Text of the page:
- The Washington Times - Friday, December 31, 2004

This prospective peek at the fun and games of 2005 guarantees it will be a better year for somebody, somewhere:

January — Oklahoma and Southern Cal drone through a lackluster BCS championship game in the Orange Bowl while Auburn demolishes Virginia Tech in the Sugar, boosting the Tigers to No. 1 in the final Associated Press poll and inspiring their fans to chant “BCS, What a Mess!” … The lockout-laden NHL officially cancels its season and retroactively cancels the seasons of 2002-03 and 2003-04 because, as commissioner Gary Bettman admits, “almost nobody cares about us.” … Roger Clemens leaves his hometown Astros to return to the Red Sox and fulfill the Rocket’s stated desire “to go out with a winner.”

February — Major League Baseball sells the Washington Nationals to Bill Collins, who immediately says he will move RFK Stadium “lock, stock and crud” to Northern Virginia. … With Karl Hobbs’ George Washington team in the Top 25 polls and Maryland unranked, Comcast Center sprouts signs reading “Gary Must Go” and “We Want Karl.” … Concerned about the Redskins’ lack of offensive production, Joe Gibbs signs Mark Rypien as his No. 1 quarterback, noting, “He’s a young 42.”

March — The Nationals smack the Orioles 10-2 in the teams’ first exhibition meeting, and O’s owner Peter Angelos demands $25 million more from MLB in mad money. … Maryland repeats as ACC tournament champion, causing signs reading “Who’s Karl?” to sprout all over College Park. … After Redskins minicamp, Gibbs cuts Rypien and signs Joe Theismann as his No. 1 quarterback, noting “he’s a young 55.”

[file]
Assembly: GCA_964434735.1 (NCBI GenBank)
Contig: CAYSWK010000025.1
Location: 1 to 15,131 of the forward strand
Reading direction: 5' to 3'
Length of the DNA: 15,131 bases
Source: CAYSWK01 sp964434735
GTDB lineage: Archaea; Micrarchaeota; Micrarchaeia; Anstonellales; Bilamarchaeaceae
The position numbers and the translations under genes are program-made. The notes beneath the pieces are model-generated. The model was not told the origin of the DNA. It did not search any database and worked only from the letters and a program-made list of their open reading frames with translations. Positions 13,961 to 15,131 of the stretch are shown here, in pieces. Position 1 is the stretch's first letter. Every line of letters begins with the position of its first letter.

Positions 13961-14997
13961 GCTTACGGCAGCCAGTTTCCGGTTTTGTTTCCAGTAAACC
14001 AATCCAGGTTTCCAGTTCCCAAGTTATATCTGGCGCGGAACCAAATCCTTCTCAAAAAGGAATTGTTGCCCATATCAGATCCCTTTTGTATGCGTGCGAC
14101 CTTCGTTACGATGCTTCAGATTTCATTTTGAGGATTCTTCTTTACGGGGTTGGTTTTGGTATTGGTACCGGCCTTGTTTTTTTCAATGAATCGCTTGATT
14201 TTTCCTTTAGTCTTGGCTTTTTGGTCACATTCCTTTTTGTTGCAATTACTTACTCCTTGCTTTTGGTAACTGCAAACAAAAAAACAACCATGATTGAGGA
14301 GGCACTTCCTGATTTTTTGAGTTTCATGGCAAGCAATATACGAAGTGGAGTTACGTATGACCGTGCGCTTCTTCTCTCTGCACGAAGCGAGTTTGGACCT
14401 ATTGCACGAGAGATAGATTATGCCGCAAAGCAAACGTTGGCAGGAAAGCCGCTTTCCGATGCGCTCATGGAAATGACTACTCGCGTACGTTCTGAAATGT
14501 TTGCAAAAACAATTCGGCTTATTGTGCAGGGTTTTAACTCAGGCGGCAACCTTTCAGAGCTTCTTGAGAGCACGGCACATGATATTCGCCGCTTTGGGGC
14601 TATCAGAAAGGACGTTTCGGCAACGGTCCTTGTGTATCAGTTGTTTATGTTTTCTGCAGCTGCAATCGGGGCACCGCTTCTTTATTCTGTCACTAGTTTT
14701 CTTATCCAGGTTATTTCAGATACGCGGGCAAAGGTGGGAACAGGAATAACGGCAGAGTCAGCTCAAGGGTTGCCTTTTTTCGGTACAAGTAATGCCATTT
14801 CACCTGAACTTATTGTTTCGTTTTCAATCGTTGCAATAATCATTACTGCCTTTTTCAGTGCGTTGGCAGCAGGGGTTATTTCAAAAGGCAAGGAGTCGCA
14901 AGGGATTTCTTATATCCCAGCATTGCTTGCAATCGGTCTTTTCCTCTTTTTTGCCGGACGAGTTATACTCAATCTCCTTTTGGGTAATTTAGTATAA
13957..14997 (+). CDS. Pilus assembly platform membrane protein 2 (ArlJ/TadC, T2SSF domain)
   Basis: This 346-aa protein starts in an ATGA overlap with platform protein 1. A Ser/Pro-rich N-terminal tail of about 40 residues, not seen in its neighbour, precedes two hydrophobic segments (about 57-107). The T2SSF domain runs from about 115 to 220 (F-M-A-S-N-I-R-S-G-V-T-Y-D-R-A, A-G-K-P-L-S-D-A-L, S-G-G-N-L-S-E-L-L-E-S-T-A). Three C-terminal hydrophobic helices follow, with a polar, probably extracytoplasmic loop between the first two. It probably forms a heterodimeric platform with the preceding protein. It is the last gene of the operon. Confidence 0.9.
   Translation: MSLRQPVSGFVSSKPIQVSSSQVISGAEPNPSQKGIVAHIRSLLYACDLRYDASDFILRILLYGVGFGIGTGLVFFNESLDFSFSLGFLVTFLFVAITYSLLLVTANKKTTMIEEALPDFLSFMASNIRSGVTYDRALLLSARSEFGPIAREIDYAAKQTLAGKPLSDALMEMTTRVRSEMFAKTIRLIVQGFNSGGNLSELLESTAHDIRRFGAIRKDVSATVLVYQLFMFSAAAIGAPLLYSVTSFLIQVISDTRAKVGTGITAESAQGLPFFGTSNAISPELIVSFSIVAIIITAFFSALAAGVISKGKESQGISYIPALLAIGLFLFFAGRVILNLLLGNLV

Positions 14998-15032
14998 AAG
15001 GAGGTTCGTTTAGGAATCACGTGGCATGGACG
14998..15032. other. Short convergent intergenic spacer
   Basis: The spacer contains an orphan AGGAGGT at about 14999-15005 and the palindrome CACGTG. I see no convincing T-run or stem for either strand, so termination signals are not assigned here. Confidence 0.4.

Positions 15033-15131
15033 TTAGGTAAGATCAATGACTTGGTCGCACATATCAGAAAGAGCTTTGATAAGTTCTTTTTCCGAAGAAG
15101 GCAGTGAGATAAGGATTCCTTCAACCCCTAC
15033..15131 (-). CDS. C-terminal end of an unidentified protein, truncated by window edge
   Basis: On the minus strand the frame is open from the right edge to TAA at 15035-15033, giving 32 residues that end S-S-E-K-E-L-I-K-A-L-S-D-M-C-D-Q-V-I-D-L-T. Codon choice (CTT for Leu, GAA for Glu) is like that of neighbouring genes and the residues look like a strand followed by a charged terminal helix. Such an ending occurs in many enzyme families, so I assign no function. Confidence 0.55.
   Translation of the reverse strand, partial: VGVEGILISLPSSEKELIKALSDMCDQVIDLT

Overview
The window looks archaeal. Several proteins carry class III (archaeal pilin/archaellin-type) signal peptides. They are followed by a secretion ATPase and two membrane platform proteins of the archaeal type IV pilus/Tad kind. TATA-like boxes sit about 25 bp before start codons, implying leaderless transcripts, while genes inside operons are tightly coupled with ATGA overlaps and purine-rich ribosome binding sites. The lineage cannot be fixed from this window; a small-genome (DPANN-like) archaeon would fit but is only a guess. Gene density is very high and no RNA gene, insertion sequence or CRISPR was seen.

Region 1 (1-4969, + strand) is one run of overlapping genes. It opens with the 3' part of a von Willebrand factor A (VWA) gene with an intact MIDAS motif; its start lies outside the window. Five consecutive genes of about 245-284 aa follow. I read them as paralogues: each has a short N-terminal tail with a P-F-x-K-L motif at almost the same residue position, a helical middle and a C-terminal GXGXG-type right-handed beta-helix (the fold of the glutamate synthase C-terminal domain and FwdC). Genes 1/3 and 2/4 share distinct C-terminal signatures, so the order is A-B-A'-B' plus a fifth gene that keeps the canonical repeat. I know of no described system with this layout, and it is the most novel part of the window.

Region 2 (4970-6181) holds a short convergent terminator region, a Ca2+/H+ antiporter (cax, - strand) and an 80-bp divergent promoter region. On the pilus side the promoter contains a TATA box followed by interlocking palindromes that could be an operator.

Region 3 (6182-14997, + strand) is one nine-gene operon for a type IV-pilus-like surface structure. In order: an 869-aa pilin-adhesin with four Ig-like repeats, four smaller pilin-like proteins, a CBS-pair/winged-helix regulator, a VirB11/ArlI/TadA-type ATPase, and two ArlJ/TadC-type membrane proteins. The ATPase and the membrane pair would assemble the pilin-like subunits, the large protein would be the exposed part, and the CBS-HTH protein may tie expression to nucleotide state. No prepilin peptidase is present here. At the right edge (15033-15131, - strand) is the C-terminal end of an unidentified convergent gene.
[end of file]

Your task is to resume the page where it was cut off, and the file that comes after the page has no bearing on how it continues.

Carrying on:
April — The Nationals open the season by losing to the Phillies 18-1 in Philadelphia, then drop their home opener to the Diamondbacks 23-2 at RFK after President Bush mistakenly throws out Sen. Hillary Clinton instead of the first ball. … Red Sox ace Curt Schilling shuts out the Yankees on two hits while sporting the same bloody sock he wore during the 2004 postseason “because it inspires the guys.” … North Carolina wins its first NCAA basketball title since 1993, and some fans call for the Tar Heels’ home arena to be re-nicknamed “the Roy Dome.”

May — After the Nationals lose their first 16 games, manager Frank Robinson concedes they have a real chance to match the 0-21 start of his 1988 Orioles. … With the pitching-poor Yankees playing under .500, owner George Steinbrenner fires manager Joe Torre and hijacks Lee Mazzilli from the O’s, saying “what has Joe done for me lately?” … Distressed by Maryland’s offensive line play in spring practice, coach Ralph Friedgen announces he will enter graduate school and play left guard, center and right guard himself.

June — Tiger Woods regains his spot as the world’s best golfer by beating Vijay Singh in the U.S. Open and then asks reporters, “Where the heck is Fiji anyway?” … The astounding Wizards go all the way to the Eastern Conference finals, with the NBA honoring Eddie Jordan as coach of the year and Antawn Jamison as MVP. … Kobe Bryant’s Los Angeles Lakers defeat Shaquille O’Neal’s Miami Heat in the tense seven-game NBA Finals, after which Kobe pleads total exhaustion and says he plans to recuperate in Eagle, Colo.